HempClub project for a sustainable EU bioeconomy
Industrial application of hemp
Hemp, or Cannabis sativa L., is a dicotyledonous plant in which the concentration of tetrahydrocannabinol (THC) is less than the regulated maximum level. Interest in hemp has increased in recent years: indeed, although it has traditionally been grown for its fibres, seeds, and psychoactive substances, several hemp varieties represent ideal multipurpose crops used in the circular bioeconomy. The materials derived from the plant are reusable, biodegradable and compostable and the industrial potential of hemp biomass is enormous for numerous applications, such as food, bioplastic fuels, biocomposite building materials, feeding animals, paper, cosmetics, nutraceuticals and many others.
First, hemp is a natural textile fiber used in many different industries, for example to make canvas and sacks, automotive components, clothing, and home textiles, and is an extremely efficient and environmentally friendly building material, being quite resistant to moisture and fire and being almost 100% recyclable.
Furthermore, various parts of the hemp plant represent a valuable source of food and ingredients for nutritional supplements: hemp seed represents a valuable source of essential amino acids and fatty acids, minerals, vitamins, and fibers, hempseed oil is a source of healthy polyunsaturated fatty acids and hemp sprouts are rich in antioxidants. For these reasons hemp could be a valuable food for both human and animals. Hemp proprieties are also important for therapeutic application, thanks to the presence of hundreds of different cannabinoids, among which one of the most notable is cannabidiol (CBD).
Hemp oil, thanks to its propriety, is also a good alternative to the chemicals used in many lotions and cosmetics and hemp flowers and leaves contain essential oils that can be used in perfumes, soaps, and candles. Finally industrial hemp is valuable due to its high biomass and energy yields per hectare, and it can be used to produce different pathway of bioenergy (methanol, bioethanol, biogas, biodiesel).
The versatile nature of hemp potentially represents multi-billion-dollar downstream markets, particularly in the production of reusable, recyclable and compostable biomaterials.
The importance of hemp for environmental protection
Hemp is an annual plant and requires a small amount of land for cultivation, producing up to double the fiber yield per hectare than other natural fibers. It consumes much less water than other plants and doesn’t need pesticides, herbicides and fertilizers during cultivation because is susceptible to few pests due to the lack of natural predators. Moreover, hemp is highly adaptable to the European climate, therefore it grows with low rater input in different part of Europe, including marginal lands. These characteristics further make it an ideal candidate for industrial applications, compared to other more difficult plants to grow.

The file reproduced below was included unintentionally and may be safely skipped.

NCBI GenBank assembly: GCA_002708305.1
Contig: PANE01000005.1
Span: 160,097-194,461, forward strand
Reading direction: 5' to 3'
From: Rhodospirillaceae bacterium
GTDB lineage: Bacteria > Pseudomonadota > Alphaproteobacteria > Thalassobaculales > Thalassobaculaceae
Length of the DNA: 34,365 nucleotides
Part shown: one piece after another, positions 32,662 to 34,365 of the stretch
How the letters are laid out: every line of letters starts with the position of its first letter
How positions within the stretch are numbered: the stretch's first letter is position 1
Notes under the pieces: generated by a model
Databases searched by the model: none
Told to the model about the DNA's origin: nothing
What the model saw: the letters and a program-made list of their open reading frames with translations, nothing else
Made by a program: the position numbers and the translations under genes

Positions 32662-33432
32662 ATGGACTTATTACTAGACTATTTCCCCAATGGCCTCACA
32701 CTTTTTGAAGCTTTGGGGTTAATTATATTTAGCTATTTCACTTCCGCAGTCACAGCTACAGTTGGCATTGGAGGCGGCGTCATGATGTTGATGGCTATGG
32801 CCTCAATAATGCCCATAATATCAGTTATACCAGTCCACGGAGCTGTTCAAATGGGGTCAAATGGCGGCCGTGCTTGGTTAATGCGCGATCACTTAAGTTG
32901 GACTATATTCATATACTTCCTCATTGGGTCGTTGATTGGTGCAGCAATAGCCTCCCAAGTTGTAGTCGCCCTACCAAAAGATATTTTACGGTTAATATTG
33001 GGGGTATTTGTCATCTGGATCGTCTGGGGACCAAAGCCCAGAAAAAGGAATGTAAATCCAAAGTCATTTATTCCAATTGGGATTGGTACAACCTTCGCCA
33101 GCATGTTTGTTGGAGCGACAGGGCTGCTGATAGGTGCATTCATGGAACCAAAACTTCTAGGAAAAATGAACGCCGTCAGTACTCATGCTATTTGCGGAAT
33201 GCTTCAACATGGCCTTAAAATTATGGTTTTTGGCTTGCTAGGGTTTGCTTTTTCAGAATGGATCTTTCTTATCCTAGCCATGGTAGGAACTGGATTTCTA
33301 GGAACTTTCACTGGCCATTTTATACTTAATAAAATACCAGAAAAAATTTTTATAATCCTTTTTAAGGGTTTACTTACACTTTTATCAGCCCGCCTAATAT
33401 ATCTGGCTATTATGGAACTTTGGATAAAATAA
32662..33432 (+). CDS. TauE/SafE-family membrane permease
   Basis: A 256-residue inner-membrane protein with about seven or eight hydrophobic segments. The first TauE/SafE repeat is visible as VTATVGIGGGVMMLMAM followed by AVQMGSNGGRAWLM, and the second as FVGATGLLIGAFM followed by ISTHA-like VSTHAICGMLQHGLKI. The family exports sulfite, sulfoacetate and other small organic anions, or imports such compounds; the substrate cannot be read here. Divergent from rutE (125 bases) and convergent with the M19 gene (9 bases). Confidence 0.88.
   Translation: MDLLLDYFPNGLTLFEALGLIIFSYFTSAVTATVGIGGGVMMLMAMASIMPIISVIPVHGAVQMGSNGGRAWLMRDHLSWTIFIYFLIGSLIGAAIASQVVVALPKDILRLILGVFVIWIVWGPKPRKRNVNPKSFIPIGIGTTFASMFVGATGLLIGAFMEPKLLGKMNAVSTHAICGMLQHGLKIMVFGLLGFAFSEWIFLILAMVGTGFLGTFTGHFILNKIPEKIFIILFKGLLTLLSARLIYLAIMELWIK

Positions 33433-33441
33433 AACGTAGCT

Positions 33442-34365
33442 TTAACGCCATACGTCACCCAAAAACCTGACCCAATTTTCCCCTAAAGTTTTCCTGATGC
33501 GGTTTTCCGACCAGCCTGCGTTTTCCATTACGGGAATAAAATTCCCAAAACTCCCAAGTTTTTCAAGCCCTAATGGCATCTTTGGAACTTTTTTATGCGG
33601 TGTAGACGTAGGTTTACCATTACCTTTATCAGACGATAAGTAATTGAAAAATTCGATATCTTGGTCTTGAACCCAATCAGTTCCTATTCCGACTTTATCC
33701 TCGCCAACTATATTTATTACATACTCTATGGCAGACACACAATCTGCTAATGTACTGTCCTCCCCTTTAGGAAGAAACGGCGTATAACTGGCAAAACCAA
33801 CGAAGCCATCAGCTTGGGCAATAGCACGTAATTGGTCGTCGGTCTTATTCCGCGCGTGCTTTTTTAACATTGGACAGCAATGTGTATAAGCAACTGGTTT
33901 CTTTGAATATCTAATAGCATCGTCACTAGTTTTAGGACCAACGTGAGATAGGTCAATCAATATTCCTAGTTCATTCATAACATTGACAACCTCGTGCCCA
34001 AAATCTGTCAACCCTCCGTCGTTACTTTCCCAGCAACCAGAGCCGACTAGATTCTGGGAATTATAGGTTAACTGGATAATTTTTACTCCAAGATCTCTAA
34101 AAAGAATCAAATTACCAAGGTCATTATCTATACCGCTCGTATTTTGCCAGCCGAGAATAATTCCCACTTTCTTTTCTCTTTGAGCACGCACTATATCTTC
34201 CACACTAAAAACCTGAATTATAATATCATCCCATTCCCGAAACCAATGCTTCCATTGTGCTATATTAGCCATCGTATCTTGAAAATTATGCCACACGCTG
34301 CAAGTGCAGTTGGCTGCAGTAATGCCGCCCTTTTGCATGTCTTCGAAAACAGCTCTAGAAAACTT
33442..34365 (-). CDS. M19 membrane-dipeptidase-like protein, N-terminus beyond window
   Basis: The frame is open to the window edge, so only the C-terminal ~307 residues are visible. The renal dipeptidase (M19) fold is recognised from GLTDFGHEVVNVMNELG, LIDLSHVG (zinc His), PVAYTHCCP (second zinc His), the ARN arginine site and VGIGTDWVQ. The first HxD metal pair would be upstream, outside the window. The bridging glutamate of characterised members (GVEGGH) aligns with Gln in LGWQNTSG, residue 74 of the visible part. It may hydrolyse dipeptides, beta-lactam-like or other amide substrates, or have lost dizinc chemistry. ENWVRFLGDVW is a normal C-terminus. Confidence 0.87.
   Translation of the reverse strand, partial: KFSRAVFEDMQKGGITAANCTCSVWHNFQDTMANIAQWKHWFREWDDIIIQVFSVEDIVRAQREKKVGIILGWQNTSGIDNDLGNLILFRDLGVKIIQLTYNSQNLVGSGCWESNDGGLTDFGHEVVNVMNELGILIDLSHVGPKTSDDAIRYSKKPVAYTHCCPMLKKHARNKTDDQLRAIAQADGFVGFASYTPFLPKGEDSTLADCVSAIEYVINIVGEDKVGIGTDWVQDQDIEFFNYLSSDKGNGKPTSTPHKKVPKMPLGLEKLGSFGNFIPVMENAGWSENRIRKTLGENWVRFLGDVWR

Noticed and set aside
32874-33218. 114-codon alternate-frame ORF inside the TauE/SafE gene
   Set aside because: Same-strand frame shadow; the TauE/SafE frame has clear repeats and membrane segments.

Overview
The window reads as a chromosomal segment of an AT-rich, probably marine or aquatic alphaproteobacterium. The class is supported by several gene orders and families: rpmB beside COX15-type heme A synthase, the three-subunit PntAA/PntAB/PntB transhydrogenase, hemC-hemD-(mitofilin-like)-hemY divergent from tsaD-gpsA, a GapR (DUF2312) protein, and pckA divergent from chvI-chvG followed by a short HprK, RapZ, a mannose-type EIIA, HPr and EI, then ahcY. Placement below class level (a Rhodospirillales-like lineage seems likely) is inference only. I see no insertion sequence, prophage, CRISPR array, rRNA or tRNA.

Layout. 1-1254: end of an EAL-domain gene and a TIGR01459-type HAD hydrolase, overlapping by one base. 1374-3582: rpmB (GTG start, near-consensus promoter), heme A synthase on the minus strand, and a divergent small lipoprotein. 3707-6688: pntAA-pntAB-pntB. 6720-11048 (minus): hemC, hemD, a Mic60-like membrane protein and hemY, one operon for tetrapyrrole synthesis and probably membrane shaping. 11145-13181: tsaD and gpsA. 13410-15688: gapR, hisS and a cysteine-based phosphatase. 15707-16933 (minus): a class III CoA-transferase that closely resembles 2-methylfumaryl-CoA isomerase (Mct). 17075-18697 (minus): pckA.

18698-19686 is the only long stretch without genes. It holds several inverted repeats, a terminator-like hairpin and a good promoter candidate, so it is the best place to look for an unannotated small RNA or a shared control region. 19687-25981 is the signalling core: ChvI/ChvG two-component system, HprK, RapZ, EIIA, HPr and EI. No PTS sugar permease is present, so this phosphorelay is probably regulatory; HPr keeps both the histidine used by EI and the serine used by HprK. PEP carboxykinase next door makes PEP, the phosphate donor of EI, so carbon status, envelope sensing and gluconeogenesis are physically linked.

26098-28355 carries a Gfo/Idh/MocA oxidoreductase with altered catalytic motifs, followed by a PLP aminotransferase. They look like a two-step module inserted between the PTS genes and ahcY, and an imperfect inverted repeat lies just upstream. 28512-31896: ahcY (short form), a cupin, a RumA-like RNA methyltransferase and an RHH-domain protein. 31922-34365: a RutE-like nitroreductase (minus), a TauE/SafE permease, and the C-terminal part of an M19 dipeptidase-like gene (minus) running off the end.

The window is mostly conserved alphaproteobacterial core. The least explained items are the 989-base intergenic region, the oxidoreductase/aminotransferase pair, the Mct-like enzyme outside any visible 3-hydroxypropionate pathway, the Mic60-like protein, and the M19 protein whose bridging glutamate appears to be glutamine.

In addition, hemp can play an important role in environmental protection: one hectare of hemp can absorb 9 to 15 tons of CO2 from the atmosphere during one vegetation period, like the quantity seized from a young forest, but it takes only five months to grow. This feature allows hemp to improve air quality, thermal balance and ensure a positive environmental impact. The additional benefits of hemp growing are the suppression of weed growth, anti-erosion properties and the ability to drain the soil of poisonous substances and heavy metals, making its growth possible on contaminated sites, contributing to soil remediation.
Hemp can also contribute to preserve biodiversity, because it produces large amounts of pollen and the flowering cycle usually takes place between July and September, coinciding with the lack of pollen production from other crops.
These means that Cannabis sativa L. can contribute to fight climate change in all the stages of its value chain.
Interconnected and interregional supply chains to enhance industrial hemp potential
The transition of traditional industrial sectors based on the use of fossil raw materials towards a greener and circular forms of production that use renewable raw materials is an essential step for competitive and sustainable growth. This challenge requires an innovation ecosystem capable of supporting the reduction of the environmental impact along the supply chain and promoting the connection of industrial actors. The creation of value chains based on the industrial symbiosis between the agricultural and chemical-industrial sectors is an indispensable step for the effective realization of this transformation. The use of biomass to create circular bioeconomy business models is the basis for developing sustainable products, which imply joint efforts for the creation of integrated supply chains and opportunities for all actors involved.
In this context, the HempClub project, launched in February 2022, works to create interconnected and interregional supply chains in the hemp sector, triggering green and sustainable innovation and enhancing industrial hemp potential.